A few years later, he was awarded with yet another scholarship – Lee Kuan Yew Scholarship – under which he completed the Sloan Fellows programme at MIT, one of the top universities in the world.

6. Loves his no-frills Casio watch

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Those of us who have served in the army will probably recognise the watch in the picture. It’s the classic no-frills Casio watch. Compared to other watches, it goes for a cheap $12.50.

In a 2015 post, Mr Chan expressed joy in managing to find a replacement strap for his Casio watch. Given his humble upbringing, his frugality should come as no surprise.

7. Extremely down to earth

During a talk show, hosts asked Mr Chan how they should address him. He casually joked that even if they called him ‘oi’, he would respond.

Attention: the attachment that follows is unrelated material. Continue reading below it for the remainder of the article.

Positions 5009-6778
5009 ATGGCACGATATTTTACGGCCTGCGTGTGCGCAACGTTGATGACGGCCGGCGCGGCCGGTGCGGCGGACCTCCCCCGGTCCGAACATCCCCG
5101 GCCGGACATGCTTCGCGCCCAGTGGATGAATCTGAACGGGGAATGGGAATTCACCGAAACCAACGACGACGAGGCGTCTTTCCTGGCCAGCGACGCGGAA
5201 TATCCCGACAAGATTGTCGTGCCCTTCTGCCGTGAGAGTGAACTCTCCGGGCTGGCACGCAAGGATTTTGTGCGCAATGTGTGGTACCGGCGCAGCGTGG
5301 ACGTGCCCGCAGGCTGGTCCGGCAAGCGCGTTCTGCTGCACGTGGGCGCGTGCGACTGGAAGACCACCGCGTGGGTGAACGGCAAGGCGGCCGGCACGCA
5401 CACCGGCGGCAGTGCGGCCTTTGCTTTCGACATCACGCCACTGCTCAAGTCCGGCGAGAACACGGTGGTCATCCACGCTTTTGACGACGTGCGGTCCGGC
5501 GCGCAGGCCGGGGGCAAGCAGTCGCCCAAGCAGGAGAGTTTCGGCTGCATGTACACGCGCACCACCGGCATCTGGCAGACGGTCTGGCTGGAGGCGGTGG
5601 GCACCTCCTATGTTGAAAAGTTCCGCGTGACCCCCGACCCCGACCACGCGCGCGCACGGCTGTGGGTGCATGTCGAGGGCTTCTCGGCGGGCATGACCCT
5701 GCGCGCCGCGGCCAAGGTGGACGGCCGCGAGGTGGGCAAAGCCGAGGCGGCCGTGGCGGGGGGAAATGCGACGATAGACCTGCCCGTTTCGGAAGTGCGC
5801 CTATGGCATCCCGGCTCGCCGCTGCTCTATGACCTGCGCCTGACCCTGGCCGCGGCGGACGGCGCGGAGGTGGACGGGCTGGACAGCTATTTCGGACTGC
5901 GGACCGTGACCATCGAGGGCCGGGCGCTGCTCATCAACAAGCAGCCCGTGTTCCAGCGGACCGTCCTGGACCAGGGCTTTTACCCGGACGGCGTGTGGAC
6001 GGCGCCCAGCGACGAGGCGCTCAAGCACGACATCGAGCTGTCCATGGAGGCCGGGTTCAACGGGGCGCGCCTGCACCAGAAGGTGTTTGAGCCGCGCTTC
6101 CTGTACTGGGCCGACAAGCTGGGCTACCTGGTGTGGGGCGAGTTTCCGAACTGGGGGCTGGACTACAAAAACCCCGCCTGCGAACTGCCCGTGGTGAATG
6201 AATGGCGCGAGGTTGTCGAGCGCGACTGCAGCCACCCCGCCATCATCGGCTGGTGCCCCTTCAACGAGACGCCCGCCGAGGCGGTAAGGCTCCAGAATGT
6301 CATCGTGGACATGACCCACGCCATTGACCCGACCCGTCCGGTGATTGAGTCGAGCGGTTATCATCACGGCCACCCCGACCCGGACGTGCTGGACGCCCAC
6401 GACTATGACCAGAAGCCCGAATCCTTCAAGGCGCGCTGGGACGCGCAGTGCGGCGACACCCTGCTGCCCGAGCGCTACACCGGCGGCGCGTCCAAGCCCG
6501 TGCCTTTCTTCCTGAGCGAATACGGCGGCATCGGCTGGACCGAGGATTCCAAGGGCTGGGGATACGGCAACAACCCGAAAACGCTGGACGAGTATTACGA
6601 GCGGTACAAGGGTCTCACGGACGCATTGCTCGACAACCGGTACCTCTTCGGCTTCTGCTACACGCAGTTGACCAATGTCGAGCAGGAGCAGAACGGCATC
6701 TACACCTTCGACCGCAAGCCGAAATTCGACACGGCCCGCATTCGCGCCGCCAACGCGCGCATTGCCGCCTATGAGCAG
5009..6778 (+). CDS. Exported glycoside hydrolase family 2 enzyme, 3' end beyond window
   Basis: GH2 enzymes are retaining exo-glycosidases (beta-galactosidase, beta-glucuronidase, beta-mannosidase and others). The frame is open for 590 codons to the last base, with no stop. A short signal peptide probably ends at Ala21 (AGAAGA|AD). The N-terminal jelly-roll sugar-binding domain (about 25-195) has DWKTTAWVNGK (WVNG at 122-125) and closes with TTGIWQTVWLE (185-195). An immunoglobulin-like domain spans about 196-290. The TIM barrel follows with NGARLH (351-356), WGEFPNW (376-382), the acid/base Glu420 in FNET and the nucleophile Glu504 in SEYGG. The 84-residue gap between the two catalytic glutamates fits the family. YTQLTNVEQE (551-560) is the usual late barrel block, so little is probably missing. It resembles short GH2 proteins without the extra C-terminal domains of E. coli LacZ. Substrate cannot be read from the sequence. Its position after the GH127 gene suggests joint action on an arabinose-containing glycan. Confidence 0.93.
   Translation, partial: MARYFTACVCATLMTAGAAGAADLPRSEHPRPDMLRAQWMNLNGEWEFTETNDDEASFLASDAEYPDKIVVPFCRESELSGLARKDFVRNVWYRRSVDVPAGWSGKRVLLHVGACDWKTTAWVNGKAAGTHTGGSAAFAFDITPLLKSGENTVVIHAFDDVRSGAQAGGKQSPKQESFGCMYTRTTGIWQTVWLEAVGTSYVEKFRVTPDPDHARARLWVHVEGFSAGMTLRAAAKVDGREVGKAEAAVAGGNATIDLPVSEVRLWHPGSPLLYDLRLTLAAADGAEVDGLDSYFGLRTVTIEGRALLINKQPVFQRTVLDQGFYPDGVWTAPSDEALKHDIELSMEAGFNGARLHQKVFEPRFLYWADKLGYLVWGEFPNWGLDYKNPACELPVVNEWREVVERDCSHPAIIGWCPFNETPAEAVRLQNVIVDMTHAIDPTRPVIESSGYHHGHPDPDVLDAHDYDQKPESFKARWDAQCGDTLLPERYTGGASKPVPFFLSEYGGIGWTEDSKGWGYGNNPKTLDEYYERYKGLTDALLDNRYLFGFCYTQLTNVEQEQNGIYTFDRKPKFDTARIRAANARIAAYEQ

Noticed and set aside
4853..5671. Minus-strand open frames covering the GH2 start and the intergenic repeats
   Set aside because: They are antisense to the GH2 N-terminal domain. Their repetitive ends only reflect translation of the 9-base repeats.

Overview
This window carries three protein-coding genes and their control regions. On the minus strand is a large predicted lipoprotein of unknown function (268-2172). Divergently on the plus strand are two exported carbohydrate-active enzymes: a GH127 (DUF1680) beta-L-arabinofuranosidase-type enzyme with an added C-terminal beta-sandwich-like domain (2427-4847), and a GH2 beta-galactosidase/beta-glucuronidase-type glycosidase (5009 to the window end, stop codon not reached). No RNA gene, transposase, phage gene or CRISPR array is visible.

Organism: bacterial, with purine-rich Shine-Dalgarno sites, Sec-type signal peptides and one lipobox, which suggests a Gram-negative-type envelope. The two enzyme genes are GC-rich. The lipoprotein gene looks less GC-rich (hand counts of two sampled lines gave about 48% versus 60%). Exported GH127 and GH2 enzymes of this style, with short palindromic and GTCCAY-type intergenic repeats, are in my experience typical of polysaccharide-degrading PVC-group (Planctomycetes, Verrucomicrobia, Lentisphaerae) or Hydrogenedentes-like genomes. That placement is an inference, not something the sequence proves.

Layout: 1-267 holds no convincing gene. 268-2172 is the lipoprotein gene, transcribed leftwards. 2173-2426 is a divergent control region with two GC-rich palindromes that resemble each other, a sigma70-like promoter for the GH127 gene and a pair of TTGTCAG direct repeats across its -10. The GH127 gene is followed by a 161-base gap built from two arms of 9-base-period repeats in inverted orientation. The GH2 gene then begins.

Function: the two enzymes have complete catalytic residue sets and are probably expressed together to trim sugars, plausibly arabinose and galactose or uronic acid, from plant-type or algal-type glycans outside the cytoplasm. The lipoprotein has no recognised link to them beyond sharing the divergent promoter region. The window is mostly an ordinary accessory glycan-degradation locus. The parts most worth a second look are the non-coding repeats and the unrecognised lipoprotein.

Sometimes, he would be asked about his infamous ‘kee chiu‘ line. Instead of trying to explain his action, he laughs about it. And when he learnt about parodies made about that, he replied with the question:

Do I want to be a popular politician or a genuinely efficient one?

Clearly, he doesn’t mind them at all.

In case you don’t know about the phrase, Mr Chan had conducted an informal poll at a PAP address 2011, and had asked his audience to ‘kee chiu’ – Hokkien for ‘hands up’ – to vote.

8. Might have ended up as a librarian

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As a child Mr Chan didn’t have very big ambitions. He said that all he wanted was to get a scholarship to become a librarian.